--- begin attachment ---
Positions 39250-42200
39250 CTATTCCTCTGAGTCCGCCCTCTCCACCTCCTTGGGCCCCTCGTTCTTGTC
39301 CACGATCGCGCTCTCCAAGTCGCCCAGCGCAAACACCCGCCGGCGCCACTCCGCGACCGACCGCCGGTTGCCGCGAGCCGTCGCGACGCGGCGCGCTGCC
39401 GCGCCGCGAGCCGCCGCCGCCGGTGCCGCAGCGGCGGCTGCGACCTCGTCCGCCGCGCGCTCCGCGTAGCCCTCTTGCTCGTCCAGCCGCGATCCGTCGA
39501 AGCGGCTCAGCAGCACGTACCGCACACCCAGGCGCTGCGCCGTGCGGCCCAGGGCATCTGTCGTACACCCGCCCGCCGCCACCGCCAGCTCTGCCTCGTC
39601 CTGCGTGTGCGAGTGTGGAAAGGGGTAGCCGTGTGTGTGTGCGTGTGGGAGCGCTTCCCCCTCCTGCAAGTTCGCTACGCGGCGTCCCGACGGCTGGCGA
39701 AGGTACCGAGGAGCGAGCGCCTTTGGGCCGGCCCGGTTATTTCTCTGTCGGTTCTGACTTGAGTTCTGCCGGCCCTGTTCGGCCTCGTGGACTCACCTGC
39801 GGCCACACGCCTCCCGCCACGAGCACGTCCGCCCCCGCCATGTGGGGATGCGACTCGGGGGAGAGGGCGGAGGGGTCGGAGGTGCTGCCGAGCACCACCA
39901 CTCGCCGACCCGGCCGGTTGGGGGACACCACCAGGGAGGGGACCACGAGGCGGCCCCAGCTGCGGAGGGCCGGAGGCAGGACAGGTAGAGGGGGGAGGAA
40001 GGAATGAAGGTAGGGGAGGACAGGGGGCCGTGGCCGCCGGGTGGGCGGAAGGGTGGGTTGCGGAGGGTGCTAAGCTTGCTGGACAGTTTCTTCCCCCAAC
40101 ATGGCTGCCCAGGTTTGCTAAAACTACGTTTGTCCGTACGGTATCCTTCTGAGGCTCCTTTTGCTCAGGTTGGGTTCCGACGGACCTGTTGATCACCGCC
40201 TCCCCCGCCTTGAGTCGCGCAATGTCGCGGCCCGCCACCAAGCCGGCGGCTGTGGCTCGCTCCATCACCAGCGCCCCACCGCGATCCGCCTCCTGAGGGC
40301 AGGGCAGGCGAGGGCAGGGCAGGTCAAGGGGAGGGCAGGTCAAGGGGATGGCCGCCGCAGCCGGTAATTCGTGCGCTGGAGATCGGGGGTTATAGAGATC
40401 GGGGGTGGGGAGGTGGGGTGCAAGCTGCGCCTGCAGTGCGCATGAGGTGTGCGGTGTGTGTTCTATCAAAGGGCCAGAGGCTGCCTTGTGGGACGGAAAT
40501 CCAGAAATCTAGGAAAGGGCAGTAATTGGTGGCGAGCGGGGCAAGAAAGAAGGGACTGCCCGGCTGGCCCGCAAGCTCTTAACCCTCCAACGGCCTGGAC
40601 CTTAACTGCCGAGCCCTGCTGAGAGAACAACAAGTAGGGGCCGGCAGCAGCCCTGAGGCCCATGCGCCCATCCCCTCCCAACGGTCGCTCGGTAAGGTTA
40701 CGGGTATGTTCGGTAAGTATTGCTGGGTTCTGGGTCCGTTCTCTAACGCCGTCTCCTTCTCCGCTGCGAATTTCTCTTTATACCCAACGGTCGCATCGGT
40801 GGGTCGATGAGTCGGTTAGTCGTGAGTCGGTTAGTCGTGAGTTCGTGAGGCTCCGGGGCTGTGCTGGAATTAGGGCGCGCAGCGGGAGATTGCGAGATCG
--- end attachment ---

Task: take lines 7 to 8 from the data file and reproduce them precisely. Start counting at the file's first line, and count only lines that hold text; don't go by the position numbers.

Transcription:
39701 AGGTACCGAGGAGCGAGCGCCTTTGGGCCGGCCCGGTTATTTCTCTGTCGGTTCTGACTTGAGTTCTGCCGGCCCTGTTCGGCCTCGTGGACTCACCTGC
39801 GGCCACACGCCTCCCGCCACGAGCACGTCCGCCCCCGCCATGTGGGGATGCGACTCGGGGGAGAGGGCGGAGGGGTCGGAGGTGCTGCCGAGCACCACCA